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    ABSTRACT: The ATR-CHK1 axis stabilizes stalled replication forks and prevents their collapse into DNA double-strand breaks (DSBs). Here, we show that fork collapse in Atr-deleted cells is mediated through the combined effects the sumo targeted E3-ubiquitin ligase RNF4 and activation of the AURKA-PLK1 pathway. As indicated previously, Atr-deleted cells exhibited a decreased ability to restart DNA replication following fork stalling in comparison with control cells. However, suppression of RNF4, AURKA, or PLK1 returned the reinitiation of replication in Atr-deleted cells to near wild-type levels. In RNF4-depleted cells, this rescue directly correlated with the persistence of sumoylation of chromatin-bound factors. Notably, RNF4 repression substantially suppressed the accumulation of DSBs in ATR-deficient cells, and this decrease in breaks was enhanced by concomitant inhibition of PLK1. DSBs resulting from ATR inhibition were also observed to be dependent on the endonuclease scaffold protein SLX4, suggesting that RNF4 and PLK1 either help activate the SLX4 complex or make DNA replication fork structures accessible for subsequent SLX4-dependent cleavage. Thus, replication fork collapse following ATR inhibition is a multistep process that disrupts replisome function and permits cleavage of the replication fork.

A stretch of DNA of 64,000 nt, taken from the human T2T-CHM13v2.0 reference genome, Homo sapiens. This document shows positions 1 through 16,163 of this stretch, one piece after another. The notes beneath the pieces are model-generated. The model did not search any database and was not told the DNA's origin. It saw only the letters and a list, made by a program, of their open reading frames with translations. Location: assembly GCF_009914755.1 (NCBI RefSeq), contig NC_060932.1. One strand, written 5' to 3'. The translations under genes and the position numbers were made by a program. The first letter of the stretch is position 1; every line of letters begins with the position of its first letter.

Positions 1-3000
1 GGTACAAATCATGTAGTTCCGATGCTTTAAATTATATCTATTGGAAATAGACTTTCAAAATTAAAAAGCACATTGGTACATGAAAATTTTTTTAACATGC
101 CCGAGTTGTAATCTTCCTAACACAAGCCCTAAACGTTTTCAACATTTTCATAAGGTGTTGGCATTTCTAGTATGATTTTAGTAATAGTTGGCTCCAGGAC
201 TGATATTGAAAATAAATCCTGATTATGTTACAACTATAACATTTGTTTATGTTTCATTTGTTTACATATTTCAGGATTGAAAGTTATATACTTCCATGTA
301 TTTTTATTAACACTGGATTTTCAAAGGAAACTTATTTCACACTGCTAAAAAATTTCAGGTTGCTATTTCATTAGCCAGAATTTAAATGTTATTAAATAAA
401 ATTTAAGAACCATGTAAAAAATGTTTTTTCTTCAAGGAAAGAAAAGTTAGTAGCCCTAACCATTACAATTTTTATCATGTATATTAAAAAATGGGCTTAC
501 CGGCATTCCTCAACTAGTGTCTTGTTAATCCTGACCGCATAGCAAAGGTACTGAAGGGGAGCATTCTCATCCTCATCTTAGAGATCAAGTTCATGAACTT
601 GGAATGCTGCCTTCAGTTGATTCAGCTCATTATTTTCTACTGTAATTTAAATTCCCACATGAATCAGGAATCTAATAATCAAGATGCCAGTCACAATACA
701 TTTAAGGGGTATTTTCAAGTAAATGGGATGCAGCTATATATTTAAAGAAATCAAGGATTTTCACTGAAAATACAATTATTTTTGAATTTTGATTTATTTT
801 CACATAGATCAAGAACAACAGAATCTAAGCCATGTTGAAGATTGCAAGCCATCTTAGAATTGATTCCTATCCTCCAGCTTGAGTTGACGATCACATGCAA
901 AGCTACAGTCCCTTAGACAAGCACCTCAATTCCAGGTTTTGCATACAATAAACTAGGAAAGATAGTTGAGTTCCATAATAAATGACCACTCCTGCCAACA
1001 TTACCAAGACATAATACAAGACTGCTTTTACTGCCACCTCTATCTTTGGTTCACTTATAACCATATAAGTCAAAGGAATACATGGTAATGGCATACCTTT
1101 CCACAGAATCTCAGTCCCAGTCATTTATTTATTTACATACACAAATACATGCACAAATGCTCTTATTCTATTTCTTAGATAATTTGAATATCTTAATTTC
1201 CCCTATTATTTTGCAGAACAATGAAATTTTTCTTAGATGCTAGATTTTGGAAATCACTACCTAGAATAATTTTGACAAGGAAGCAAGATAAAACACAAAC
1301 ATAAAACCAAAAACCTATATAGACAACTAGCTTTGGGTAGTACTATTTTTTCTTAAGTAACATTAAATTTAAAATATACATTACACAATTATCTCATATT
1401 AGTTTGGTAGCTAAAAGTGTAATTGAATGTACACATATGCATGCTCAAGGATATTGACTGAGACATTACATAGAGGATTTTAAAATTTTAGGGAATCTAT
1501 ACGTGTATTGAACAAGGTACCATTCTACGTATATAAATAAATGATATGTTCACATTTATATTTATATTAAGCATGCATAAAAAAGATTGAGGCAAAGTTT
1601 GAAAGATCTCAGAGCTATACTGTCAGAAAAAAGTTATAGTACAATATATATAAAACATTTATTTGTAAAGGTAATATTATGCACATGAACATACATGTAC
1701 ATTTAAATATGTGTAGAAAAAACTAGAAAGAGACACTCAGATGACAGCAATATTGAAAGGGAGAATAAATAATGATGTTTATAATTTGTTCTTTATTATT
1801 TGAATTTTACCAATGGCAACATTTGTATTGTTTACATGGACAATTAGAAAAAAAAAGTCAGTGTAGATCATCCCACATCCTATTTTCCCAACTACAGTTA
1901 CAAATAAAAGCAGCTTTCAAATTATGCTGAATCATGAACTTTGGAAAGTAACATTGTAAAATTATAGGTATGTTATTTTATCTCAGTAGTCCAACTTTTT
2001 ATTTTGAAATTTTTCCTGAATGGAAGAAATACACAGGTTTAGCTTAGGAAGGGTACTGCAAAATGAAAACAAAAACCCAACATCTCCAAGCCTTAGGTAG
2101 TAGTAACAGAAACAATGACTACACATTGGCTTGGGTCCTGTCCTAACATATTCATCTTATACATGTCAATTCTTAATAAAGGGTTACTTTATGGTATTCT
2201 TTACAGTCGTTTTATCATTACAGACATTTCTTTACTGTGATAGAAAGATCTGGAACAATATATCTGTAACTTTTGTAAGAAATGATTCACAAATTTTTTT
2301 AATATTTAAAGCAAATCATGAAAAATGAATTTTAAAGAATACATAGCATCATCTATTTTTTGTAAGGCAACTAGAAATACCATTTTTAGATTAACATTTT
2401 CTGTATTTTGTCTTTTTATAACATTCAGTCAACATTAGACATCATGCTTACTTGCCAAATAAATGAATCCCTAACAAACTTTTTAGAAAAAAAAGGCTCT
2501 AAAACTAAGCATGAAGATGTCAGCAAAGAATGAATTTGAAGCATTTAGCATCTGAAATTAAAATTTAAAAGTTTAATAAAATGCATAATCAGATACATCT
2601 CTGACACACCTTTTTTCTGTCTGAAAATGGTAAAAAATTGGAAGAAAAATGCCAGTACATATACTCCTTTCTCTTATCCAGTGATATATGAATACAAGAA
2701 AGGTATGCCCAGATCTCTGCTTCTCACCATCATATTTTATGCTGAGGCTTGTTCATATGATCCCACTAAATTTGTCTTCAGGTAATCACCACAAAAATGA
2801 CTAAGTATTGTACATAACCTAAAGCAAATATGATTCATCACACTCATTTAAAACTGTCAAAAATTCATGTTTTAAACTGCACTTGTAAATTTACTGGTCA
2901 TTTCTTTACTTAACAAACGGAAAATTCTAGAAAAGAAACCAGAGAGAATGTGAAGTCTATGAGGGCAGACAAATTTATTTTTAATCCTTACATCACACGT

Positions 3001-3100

Genes & development 10/2013; 27(20):2259-73. DOI:10.1101/gad.223180.113 · 10.80 Impact Factor
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    • "The mph1D yen1D double mutant showed no reduction in PE and the same profile of recombinants as the mph1D single mutant, suggesting that Yen1 does not contribute appreciably to CO formation in the absence of Mph1. The severe growth defect of the mph1D mus81D yen1D triple mutant suggests that Yen1 might be required to alleviate the accumulation of some toxic intermediates in the absence of Mus81-Mms4 and Mph1 and is consistent with Yen1 overlapping to some extent with Mus81-Mms4 in the formation of COs (Agmon et al., 2011; Ho et al., 2010; Mazó n et al., 2012; Muñ oz-Galvá n et al., 2012). The triple mutant yielded a low number of red/whitesectored recombinants and a PE of 47% (Figures 5 and S5A), but in this limited pool the CO fraction was reduced to 2.8% and BIR increased to 13.8%. "